A brief overview of Public Service Mutuals and their benefits.
What is a public service mutual?
We define a public service mutual, which we refer to as a mutual, as an organisation which:
- has left the public sector (also known as ‘spinning out’)
- continues to deliver public services and aims to have a positive social impact
- has a significant degree of staff influence or control in the way it is run
There are now over 110 public service mutuals across England, delivering public services across a wide range of sectors. You can see where they’re operating on this interactive map.
What are the benefits of the public service mutual model?
For employees, being part of a mutual can empower them to use their experience and insights to improve services and tackle social problems in innovative and commercially savvy ways, and increase well-being and job satisfaction. For service users, mutuals can provide better quality, more effective and responsive services and improved outcomes. For service commissioners and taxpayers, they can mean better value services, combined with greater local impact, reinvestment in communities and partnership working.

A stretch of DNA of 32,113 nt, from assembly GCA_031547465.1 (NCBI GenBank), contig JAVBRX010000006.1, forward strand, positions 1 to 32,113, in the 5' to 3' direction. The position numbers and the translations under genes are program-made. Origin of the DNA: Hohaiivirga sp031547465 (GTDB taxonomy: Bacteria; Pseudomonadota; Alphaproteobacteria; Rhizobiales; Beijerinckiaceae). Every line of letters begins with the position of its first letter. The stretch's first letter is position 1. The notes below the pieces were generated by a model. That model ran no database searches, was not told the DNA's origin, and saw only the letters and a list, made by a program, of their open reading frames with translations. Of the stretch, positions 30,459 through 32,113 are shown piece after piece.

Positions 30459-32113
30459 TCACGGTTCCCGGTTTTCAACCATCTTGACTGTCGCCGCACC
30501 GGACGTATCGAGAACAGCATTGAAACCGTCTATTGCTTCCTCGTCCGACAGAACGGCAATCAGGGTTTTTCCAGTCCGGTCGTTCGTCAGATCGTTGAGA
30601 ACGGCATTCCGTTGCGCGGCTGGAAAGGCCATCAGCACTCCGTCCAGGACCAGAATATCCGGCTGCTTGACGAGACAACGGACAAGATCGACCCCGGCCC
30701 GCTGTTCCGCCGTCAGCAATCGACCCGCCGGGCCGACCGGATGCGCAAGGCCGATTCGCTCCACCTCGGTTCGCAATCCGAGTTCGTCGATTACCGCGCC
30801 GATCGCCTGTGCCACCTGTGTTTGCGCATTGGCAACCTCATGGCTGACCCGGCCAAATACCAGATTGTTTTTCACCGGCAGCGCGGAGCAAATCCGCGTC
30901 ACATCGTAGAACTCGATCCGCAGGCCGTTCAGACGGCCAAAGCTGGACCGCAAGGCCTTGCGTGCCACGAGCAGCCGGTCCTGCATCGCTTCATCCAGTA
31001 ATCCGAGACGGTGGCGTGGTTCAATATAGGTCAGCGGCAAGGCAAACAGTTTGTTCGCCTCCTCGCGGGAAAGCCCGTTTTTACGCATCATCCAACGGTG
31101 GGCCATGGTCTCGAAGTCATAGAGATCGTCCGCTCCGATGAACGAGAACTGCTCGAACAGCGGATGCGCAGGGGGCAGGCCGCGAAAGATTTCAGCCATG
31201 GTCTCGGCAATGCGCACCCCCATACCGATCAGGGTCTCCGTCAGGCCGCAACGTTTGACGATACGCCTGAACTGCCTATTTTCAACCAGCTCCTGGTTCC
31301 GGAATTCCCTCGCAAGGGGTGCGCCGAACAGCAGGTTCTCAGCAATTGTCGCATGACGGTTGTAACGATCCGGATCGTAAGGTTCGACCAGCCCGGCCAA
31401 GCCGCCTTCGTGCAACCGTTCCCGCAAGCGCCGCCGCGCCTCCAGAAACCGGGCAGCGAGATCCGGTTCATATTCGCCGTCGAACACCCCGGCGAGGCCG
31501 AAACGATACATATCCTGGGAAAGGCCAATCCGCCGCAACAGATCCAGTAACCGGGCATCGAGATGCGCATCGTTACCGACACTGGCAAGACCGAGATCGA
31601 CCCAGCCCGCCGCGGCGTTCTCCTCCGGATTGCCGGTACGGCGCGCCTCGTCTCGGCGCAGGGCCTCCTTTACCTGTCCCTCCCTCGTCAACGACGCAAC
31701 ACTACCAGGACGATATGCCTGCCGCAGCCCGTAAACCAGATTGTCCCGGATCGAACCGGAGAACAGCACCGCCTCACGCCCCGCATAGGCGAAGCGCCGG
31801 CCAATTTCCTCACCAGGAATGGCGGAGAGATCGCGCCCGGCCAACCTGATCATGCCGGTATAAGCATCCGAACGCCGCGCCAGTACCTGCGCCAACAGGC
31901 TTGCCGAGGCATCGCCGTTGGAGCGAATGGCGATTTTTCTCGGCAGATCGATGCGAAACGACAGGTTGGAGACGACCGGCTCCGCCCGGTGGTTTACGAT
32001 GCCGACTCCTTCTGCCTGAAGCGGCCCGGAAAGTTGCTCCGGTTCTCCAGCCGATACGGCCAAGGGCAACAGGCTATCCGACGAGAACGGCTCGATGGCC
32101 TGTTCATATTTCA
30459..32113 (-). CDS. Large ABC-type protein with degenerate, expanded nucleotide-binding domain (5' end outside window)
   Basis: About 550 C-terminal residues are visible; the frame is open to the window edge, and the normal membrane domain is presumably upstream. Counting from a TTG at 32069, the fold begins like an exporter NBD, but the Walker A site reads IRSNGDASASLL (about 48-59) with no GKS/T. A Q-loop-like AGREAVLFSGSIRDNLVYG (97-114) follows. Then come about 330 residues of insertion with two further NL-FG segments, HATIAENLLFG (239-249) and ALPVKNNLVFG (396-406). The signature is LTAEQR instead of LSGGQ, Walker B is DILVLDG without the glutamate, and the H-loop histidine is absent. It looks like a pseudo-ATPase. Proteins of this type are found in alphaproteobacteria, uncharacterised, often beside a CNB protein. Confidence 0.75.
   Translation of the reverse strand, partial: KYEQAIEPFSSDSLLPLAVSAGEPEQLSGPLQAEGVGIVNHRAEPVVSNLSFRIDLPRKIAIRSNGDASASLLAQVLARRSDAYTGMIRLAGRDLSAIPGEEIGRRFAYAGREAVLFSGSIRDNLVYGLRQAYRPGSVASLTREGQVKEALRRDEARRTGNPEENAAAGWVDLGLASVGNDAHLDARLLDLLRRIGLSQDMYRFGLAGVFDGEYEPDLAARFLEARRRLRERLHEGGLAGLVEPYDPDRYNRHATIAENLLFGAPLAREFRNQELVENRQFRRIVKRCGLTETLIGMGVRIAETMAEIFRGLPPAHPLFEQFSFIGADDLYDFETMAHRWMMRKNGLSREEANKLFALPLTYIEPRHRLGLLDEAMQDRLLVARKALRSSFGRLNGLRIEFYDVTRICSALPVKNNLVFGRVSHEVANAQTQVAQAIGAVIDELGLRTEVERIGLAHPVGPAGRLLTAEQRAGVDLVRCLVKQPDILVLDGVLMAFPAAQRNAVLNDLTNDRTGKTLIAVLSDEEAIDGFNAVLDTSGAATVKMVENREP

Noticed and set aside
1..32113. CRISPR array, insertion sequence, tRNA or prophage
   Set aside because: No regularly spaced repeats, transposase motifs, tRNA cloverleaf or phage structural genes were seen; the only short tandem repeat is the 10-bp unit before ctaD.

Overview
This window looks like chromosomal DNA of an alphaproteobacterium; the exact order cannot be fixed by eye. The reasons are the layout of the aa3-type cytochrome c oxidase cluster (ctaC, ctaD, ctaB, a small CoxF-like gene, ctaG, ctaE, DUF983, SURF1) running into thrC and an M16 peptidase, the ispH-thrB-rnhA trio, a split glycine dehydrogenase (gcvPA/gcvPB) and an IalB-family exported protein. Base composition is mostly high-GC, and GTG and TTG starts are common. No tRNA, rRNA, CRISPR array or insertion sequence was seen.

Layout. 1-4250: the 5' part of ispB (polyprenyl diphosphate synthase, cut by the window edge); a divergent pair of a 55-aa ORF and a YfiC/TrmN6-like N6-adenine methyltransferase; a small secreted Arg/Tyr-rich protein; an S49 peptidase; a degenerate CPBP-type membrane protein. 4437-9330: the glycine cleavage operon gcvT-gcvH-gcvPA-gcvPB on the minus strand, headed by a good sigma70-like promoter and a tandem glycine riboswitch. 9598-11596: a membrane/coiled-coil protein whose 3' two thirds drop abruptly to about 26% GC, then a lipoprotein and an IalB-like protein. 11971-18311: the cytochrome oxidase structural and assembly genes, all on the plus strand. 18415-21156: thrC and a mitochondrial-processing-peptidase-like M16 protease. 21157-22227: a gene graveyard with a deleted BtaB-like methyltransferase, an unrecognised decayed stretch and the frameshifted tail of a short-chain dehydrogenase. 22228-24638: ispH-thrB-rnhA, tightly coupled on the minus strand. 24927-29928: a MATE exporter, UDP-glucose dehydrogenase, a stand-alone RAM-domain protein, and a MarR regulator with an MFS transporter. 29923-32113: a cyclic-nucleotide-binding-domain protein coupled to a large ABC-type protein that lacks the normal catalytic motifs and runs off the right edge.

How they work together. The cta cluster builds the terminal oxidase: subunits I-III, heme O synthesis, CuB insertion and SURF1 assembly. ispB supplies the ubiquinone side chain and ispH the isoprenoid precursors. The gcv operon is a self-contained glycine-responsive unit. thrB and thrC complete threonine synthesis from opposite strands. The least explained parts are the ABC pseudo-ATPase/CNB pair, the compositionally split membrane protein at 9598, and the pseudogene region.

Evidence indicates mutuals tend to have higher productivity than non-mutuals, provide high quality services and outcomes, and have high customer satisfaction and improved staff engagement. Studies have also shown employees with a stake in the business they work for are more committed to delivering quality services and more flexible in responding to the needs of the business.
shows that around three quarters of respondents believe that since spinning out as a mutual:
they provide more innovative (82%), more responsive (78%) and better quality (76%) services
their workforce is more engaged, happier (78%) and more productive (76%)
the services they deliver are value for money (73%)
Research participants indicated that these benefits primarily stem from the reduced bureaucracy (87%) and faster and easier decision making (91%) compared to being in the public sector, and having more mechanisms for staff to influence service delivery (87%). This early evidence suggests that the mutual model can improve the quality, impact and value of public services.
Whilst the model may not be right for all, as mutuals have grown there is increasing evidence of their benefits and the ways in which they can enhance public service delivery.
What is the government doing to help?
This government is committed to supporting the growth and development of Public Service Mutuals. The DCMS Mutuals Team has designed a package of support measures over the remainder of this parliament, which will help organisations consider creating Public Service Mutuals, and for existing mutuals to grow. These will be launching early in 2018, and you will find the latest updates by checking What Support is Available?
These programmes will be underpinned by a comprehensive programme of research, including an annual “State of the Sector” report, and longitudinal qualitative research which will seek to understand, in depth, the journey that mutuals go through as they grow and develop after leaving the public sector.